Discouragement is a real deal-breaker for perfectionists. We have to consciously set upper limits to keep from overwhelming ourselves out of doing anything. “Keeping it real” can sometimes be a nearly insurmountable goal in-and-of itself. Take, for example, my off-and-on relationship with ChinesePod since returning to America.
“Wow. Now I’m really tired.” That’s what’s in my head every time I finally reach a period while reading Chinese. Making sense of each individual sentence is exhausting. If I’m trying to read more than one sentence, this is a bit of a problem. It’s even worse if I’m trying to work my way through…
Characters. They’re a pain. You just gotta memorize em. Lots of em. Over and over. Cuz you forget em. Again and again. What’s a desperate, nearly brain-dead student of Chinese, being pummeled with over 200 new words a week, to do?
The short version: If you want to get good tea in America without asking your Chinese friends to load up their suitcases before leaving the Mainland, Adagio.com is for you. My favorite kind? 滇红茶. Adagio calls it Yunnan Noir. The long version: Keep reading.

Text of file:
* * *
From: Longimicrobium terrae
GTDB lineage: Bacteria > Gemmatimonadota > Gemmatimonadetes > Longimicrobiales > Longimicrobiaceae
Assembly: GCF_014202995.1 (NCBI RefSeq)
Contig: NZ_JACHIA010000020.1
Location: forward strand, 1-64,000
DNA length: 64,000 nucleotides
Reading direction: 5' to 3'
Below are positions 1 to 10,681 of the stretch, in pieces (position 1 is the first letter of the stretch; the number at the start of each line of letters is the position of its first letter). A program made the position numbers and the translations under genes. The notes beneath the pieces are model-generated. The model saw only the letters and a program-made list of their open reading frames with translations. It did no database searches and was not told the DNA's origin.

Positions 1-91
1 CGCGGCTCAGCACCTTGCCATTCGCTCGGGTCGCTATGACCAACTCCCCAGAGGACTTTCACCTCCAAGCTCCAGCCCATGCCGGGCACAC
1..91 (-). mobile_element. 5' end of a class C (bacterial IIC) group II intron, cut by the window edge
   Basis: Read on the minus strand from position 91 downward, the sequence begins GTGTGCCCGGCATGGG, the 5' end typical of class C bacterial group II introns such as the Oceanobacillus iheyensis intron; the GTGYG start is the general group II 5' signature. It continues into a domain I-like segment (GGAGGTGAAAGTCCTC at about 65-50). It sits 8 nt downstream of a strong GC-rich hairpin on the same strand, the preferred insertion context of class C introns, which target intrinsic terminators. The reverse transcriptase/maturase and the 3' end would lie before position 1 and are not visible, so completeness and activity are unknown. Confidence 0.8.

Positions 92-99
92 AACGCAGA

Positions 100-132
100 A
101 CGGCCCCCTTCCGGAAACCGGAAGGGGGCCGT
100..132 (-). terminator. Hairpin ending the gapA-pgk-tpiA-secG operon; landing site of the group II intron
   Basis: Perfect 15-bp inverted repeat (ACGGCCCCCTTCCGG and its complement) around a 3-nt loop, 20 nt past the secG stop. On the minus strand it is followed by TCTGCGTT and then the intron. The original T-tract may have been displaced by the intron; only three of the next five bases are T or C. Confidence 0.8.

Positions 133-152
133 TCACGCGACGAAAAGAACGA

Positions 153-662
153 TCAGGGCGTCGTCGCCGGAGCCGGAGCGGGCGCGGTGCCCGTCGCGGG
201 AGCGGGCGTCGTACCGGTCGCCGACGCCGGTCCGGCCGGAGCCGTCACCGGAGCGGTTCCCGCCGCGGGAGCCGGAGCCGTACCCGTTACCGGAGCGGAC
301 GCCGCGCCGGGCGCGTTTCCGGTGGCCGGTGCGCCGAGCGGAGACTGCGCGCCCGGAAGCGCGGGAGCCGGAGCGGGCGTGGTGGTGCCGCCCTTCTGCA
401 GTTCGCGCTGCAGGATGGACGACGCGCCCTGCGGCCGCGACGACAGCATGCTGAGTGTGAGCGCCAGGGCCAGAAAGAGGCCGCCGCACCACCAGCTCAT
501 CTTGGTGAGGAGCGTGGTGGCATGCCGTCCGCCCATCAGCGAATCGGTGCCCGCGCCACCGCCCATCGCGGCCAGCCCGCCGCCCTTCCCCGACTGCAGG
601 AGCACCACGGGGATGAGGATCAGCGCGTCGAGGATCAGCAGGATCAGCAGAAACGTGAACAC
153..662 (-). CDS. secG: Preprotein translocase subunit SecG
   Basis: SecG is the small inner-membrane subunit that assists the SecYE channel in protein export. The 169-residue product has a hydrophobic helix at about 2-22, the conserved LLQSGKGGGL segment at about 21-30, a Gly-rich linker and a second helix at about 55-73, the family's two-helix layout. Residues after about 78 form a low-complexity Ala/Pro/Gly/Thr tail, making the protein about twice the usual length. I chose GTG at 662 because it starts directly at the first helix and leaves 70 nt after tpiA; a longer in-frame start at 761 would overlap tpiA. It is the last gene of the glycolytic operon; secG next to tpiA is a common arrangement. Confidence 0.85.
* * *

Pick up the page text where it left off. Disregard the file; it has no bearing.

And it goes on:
Ever since returning to the U.S. from China, my wife and I have shared the increasingly dilapidated 1999 Toyota Camry I purchased from a wholesaler back in 2004. Now that we have two kids, and I soon start commuting to a neighboring city for work, the One-Car Policy was clearly in need of revision.
The Shanghai Science and Technology Museum is a neat place to spend part of a day. My favorite spot, however, was the exterior!
In the fall of 2006, my coworkers at the Shanghai International School of Health Sciences moved into our brand new campus on the outskirts of Shanghai. It’s now in the middle of a bustling community, but here are some early photos from when the paint wasn’t even dry.
In 2006, my family took me on a trip to SeaWorld. In spite of being a place mostly about fish, dolphins and whales, most of my better images were of birds.
Featured in the film Master and Commander, this outstanding modern replica of a sailing ship, though half the size of The Star of India, is still well worth the visit. This was a new addition at the Maritime Museum of San Diego the last time I went in 2006. My two little pictures don’t do…
This beautiful piece of history is “the world’s oldest active sailing ship.” My parents took me there many times, most recently the summer after my first year in China back in 2006. The Star of India is located at the Maritime Museum of San Diego, along with some other magnificent sights.